Phil Haigh ✍️
Jamie Jones is a player on the rise in snooker, but far from the finished package, the Welshman is working on every facet of his game – and life – to try and fulfil his immense potential.
The 34-year-old is back at the World Snooker Championship this year, a tournament he has enjoyed memorable wins in over his career.
He made his debut at the Crucible in 2012 and stormed to the quarter-finals, beating Shaun Murphy in the first round, before downing the Magician at the same stage again in 2018.
Jones was back in Sheffield last year to beat Stephen Maguire first up, before being ousted in the last 16.
These wins over big players on the sport’s grandest stage show what Jones can do, as do his three trips to ranking semi-finals, but he is yet to prove it on a consistent basis.
The Welsh Warrior’s highest world ranking is 29 and he goes into the World Championship at 37, but few would disagree that he can be much higher than where he finds himself right now.
Jones’ current ranking is partly down to a year spent off tour due to a ban – cleared of match-fixing, but banned for failing to report a corrupt approach.
He bounced back onto tour at the start of last season, full of energy for the game, enjoying success, but the results have not really improved this campaign and he admits that returning to the grind has been difficult.
‘It’s interesting really, I was talking to my friend about this the other day. I think this season has really been a sort of bring me back down to earth,’ he told Metro.co.uk.
‘I’ve struggled, I’ve got to be honest, I’ve played some games and thought, “My God, if I carry on like this I can’t see where the next win is going to come from.”
‘But I think snooker does that to you, it’s tough isn’t it? They’re all trying to make it difficult for you as well, they’re not rolling over for me, so it’s just about believing in yourself and taking that belief into every event.
‘I tend to go missing for one reason or another and it’s not because I’m not practicing or applying myself, it’s just not happening. I’m thinking about working with a coach next season so maybe that will bring something new to me.’
Jones is certainly open minded on how to improve his game, not only planning to work with a snooker coach, but already employing the services of someone to help him with his emotions.
‘I’ve been working with a lady called Wendy Roberts,’ he explained. ‘She’s not a snooker coach, doesn’t know nothing about the game, but she’s helped me with a lot of feelings and emotions that I’ve had away from the game.
‘I feel excellent in myself but that doesn’t make you win snooker matches. It’s tough on tour and I’ve really noticed that this season. Hopefully I’ve rescued it a bit at the end by qualifying [for the Crucible] and the season’s not looking as bad as it’s seemed.’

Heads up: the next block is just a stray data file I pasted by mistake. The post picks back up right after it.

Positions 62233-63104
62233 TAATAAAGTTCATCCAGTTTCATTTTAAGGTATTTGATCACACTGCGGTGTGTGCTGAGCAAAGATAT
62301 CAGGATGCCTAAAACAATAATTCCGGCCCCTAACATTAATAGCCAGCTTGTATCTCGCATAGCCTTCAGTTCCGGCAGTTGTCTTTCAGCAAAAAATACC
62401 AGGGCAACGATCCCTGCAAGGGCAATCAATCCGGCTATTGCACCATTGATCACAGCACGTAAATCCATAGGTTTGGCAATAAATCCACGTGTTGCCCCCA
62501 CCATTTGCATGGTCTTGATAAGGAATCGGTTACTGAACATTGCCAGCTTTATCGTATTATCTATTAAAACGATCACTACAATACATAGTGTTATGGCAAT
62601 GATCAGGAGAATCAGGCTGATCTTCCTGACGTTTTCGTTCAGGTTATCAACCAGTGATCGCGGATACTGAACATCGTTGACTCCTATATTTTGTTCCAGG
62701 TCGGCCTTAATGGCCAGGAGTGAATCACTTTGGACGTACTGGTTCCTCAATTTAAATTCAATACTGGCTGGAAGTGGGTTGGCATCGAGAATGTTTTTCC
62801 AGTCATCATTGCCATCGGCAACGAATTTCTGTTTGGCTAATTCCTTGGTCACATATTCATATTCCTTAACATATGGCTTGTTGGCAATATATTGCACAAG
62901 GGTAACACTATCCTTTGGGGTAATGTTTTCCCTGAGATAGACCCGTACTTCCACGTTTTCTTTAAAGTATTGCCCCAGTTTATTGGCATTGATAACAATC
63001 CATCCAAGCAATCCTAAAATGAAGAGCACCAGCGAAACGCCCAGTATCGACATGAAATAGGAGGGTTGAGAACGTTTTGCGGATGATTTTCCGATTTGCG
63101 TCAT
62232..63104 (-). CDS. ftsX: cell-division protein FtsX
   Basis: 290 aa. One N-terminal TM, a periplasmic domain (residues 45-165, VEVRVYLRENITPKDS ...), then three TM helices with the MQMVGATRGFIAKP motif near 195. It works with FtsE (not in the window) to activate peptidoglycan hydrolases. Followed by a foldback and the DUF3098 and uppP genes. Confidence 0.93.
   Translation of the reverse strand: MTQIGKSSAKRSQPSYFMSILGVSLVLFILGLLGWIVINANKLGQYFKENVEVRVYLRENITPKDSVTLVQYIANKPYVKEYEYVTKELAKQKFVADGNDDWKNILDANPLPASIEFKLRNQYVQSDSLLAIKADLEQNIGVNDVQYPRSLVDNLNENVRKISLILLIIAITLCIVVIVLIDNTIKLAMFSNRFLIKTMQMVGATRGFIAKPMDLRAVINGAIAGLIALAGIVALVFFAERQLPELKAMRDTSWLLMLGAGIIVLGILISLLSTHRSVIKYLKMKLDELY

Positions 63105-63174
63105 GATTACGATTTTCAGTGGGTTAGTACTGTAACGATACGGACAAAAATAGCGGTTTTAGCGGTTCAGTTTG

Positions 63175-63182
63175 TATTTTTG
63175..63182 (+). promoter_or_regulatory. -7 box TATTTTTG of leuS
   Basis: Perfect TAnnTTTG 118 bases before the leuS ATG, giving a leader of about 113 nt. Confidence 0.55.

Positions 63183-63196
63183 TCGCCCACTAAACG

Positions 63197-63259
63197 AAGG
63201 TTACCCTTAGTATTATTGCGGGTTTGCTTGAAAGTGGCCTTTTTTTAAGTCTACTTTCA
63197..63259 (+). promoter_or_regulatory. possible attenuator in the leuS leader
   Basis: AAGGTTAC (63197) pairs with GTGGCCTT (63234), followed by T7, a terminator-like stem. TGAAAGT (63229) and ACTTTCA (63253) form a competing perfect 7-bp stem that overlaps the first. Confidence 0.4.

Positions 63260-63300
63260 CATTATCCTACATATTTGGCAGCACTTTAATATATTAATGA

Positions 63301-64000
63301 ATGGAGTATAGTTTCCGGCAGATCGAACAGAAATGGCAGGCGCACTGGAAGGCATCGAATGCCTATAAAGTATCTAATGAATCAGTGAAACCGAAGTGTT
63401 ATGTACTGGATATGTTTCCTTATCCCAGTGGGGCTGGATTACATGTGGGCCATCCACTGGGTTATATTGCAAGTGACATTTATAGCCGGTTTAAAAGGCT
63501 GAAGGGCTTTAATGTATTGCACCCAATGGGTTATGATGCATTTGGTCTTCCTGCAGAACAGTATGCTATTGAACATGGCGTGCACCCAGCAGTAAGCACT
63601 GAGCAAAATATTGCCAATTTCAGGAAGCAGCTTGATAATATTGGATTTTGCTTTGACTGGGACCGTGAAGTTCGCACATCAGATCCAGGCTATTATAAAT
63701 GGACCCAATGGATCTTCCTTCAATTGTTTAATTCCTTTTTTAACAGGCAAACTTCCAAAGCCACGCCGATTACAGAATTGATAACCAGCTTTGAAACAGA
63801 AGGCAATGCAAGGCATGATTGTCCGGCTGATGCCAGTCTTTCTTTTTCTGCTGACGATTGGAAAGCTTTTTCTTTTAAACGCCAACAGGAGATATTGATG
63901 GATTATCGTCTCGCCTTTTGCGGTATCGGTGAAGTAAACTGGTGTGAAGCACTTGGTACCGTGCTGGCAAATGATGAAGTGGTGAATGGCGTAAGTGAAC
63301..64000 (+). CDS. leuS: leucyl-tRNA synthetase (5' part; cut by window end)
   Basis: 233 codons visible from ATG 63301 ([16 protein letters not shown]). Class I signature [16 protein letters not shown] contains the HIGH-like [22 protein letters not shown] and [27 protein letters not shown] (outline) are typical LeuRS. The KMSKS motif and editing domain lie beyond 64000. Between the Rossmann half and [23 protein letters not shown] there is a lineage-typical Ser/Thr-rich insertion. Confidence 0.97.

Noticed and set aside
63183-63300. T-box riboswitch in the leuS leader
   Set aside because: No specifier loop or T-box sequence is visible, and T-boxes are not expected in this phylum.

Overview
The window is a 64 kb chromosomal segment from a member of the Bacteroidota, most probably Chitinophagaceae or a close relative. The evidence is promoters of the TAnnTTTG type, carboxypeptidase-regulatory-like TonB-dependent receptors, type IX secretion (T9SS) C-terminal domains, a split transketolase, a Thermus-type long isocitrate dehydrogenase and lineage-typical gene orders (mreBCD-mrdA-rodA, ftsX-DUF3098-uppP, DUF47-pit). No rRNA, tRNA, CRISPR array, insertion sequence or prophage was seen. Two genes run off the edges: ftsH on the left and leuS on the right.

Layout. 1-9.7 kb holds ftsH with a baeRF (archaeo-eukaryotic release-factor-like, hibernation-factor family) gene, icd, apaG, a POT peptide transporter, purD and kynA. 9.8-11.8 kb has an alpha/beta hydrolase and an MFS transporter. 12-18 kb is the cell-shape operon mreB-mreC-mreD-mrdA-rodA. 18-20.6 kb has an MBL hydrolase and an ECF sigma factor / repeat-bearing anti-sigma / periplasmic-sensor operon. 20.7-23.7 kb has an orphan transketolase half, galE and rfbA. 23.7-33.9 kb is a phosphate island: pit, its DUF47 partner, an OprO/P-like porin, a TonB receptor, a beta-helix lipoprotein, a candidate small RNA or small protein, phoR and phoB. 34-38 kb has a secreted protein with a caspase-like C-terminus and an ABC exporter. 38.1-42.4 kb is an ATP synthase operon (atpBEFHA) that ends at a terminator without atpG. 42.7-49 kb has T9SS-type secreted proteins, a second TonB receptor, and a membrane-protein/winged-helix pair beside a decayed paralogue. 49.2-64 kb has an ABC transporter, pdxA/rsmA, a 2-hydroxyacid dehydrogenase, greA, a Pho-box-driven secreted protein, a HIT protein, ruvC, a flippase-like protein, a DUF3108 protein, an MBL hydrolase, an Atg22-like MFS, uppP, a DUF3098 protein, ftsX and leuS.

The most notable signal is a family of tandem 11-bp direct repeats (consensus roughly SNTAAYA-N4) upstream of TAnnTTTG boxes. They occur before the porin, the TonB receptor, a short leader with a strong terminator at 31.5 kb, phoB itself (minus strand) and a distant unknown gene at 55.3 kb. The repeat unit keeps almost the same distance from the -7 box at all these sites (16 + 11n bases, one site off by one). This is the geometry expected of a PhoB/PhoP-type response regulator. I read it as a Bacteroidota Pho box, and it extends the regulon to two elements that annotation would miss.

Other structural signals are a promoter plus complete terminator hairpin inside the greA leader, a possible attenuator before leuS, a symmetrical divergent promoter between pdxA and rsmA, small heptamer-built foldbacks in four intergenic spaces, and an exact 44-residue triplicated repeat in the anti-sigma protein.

A notoriously mind-frazzling game, snooker can leave the best in the world frustrated beyond belief and Jones has felt that with his performances this season, which have seen him make just one quarter-final.
He is pushing to produce his best form, trying to remain patient, because he is firm in the belief that when it does come it will be spectacular.
‘I can take winning and losing, no one wins every event, but it’s hard when you’re not performing and I’m playing 10 per cent of my practice game,’ he said. ‘It’s hard then to drive down the motorway and think, “When’s it going to change?” It does change but you’ve just got to stick at it.
‘If I can produce my practice game then I can be a top player, there’s no doubt about it. I just don’t really do it enough.
‘Maybe I’m not as calm as I’d like to be out there. There’s a mixture of things you need to be out there. You need to be calm but you need to be alert. I’m trying to piece them together one by one and a lot of the time there’s a little bit missing here and there. But when it all comes together, I think I can be a top player.’
Having been to the last eight of the World Championship, Jones is relishing a return to the Crucible, where he plays some of his best stuff. Especially as he now believes he is a better player than the youngster that first stunned Sheffield.
‘I’m just wiser really, I just don’t make so many rash decisions,’ he said. ‘I’m quite an impulsive player out there and when I was younger I didn’t think things through enough.
‘I think the top players have got a knack of being able to win games through being wise. Ronnie and Higgins have proven, they’re going to play till they’re 70 by the looks of it, because they’re just so wise, they don’t make any bad decisions.’
The Welsh Warrior’s decision-making will be put to the test by reigning champion Mark Selby at the Crucible on opening day. He will need the pieces of his puzzle in place to beat the four-time world champion, but if he slots it all together then more Sheffield success could be on the cards.
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